mid 1960s cheese pop. admit it…you love it

Soundtrack in my head: Petula Clark, “I Know A Place”
The International Hits (Petula Clark album)
Petula Clark from a 1965 album cover. (Photo credit: Wikipedia)

Somewhere between the TV themes to “Leave It To Beaver” and “S.W.A.T.,” pop music evolved in interesting directions but a lot of this interesting pop history has been widely forgotten.  When people think of the 1960s, they think of beach and surf music, the Beatles, flower power, and acid rock.  But there’s another aspect of 60’s music that was popular. This is a genre that I refer to as “mid 1960s cheese pop.” As a child born in the 60s, its influence embedded itself in my brain because the style could be heard everywhere–or at least it seemed everywhere, according to my toddler mind.  Maybe it seemed that way to me because my parents weren’t avid fans of the rock n roll popular at the time.  They had albums by Peter Paul and Mary, Kingston Trio and the 5th Dimension, but their collection didn’t include any Beatles, Rolling Stones, or Jimi Hendrix.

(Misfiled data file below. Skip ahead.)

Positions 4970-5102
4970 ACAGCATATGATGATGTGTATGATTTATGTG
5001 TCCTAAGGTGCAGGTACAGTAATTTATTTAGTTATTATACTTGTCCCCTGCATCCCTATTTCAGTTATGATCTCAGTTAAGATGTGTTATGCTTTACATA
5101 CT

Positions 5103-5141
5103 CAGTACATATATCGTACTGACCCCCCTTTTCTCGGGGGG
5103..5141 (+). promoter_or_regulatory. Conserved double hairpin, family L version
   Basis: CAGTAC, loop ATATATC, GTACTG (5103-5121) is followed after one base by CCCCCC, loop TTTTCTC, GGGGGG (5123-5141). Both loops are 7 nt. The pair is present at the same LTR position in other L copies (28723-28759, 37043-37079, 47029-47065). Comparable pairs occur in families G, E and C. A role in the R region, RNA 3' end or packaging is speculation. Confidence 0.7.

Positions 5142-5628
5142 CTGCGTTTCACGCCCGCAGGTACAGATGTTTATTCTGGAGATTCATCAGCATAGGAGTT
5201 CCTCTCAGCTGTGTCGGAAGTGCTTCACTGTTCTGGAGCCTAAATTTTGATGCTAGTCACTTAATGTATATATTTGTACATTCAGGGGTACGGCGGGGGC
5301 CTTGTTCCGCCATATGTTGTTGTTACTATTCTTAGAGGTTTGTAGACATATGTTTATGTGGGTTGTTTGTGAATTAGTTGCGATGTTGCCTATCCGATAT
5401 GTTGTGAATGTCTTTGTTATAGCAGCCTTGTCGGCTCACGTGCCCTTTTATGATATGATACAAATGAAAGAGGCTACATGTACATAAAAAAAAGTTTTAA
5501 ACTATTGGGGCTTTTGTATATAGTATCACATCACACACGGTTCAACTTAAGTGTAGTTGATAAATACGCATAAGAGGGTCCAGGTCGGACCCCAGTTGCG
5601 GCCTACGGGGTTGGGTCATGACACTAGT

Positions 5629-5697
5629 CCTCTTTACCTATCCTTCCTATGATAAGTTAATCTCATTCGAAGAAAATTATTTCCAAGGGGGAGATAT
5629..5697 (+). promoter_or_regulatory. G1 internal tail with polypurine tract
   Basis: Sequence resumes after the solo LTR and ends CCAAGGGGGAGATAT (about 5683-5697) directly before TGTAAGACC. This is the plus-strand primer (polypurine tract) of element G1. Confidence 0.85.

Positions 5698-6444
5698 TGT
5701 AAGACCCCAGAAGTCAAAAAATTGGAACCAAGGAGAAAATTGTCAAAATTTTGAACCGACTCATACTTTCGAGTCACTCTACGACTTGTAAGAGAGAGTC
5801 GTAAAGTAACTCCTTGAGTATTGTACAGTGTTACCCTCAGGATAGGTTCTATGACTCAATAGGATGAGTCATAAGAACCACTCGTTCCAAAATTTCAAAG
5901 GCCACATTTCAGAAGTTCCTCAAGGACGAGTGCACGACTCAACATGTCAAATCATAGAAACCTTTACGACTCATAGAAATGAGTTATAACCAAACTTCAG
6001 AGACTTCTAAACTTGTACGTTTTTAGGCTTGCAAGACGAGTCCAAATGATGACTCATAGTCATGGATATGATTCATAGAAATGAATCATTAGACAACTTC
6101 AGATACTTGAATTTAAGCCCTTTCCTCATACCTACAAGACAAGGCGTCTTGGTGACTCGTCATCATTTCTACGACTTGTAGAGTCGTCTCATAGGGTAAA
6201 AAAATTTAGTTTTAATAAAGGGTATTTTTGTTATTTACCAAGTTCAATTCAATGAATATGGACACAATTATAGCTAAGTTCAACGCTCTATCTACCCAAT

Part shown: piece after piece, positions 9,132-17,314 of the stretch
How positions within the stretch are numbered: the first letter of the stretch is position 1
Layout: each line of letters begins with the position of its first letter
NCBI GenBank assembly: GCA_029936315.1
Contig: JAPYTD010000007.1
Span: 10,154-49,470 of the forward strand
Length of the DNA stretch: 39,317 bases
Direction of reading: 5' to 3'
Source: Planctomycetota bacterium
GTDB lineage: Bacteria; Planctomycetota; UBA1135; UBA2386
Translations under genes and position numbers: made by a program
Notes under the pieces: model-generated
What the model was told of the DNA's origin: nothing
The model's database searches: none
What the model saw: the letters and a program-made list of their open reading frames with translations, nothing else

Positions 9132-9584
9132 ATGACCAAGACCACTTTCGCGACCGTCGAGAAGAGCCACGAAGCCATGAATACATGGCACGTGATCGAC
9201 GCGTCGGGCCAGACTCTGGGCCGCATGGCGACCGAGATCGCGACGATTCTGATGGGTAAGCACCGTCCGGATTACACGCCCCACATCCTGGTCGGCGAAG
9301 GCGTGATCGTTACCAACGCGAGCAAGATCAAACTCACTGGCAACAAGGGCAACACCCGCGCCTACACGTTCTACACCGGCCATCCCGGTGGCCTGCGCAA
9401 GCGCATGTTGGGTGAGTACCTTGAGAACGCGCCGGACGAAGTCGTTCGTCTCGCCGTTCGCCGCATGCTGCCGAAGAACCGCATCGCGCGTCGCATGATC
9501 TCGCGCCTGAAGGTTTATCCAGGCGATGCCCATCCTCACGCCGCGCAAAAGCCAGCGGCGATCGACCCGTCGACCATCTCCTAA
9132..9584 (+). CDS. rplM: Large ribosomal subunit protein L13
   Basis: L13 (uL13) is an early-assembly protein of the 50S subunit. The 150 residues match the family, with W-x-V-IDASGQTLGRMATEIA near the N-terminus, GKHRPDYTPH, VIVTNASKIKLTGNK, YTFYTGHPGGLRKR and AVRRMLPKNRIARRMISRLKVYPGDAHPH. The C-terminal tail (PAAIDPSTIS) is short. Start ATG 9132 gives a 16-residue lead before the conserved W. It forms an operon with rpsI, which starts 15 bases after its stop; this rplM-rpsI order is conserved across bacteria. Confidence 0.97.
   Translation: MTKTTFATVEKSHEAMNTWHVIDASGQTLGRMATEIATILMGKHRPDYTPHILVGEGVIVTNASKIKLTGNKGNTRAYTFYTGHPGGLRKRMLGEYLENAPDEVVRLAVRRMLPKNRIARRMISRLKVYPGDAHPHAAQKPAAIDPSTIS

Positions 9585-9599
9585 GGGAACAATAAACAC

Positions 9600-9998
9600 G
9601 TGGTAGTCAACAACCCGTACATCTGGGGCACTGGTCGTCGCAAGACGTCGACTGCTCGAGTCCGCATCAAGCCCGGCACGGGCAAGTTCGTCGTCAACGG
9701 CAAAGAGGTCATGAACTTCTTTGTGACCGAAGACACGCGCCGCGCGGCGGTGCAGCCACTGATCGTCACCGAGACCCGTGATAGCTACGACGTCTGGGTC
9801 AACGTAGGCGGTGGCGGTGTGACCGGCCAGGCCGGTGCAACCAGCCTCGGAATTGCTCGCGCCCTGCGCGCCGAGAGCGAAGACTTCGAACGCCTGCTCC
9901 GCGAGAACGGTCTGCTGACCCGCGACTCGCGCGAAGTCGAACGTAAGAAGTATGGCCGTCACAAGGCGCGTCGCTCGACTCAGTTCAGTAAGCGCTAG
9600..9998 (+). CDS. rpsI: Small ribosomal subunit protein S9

In any case, the number one hit the week I was born was the song “Windy” by The Association.  I swear I have early memories of the song, and I absolutely love it.  (A friend of mine born the same week as me can’t stand it.)  You can hear the blend of folk, rock, lounge and pop styles within that band and even see it in their mode of dress.  It’s simple, light, whimsical, and irresistible.

The Seekers were the first Australian pop group to enjoy major chart success in both the U.S. and the U.K.

While the name of Spanky And Our Gang might invoke the Little Rascals TV series of the 1930s, the band, formed in Bloomington, Illinois, brought a significant “flower power” element into 60s cheese pop. Notice the complex and somewhat experimental arrangement of the song.

Arguable the queens of 60s cheese-pop had to be Petula Clark and Dusty Springfield. Petula Clark, born in Britain in 1932, actually got her carer start as a child singer during World War II but her career peaked in the 1960s. (She stayed relevant and even caused controversy in 1968 when she grabbed Harry Belafonte‘s arm when the two singers performed an anti-war duet.)

Dusty Springfield, also born in England in the 1930’s, was heavily influenced by Motown and introduced several Motown artists into the UK while also producing her own distinct style of soul music. This arguably peaked with 1969’s Dusty In Memphis album, with the hit below.

It would only be appropriate to complete this list with this classic camp video from Nancy Sinatra.

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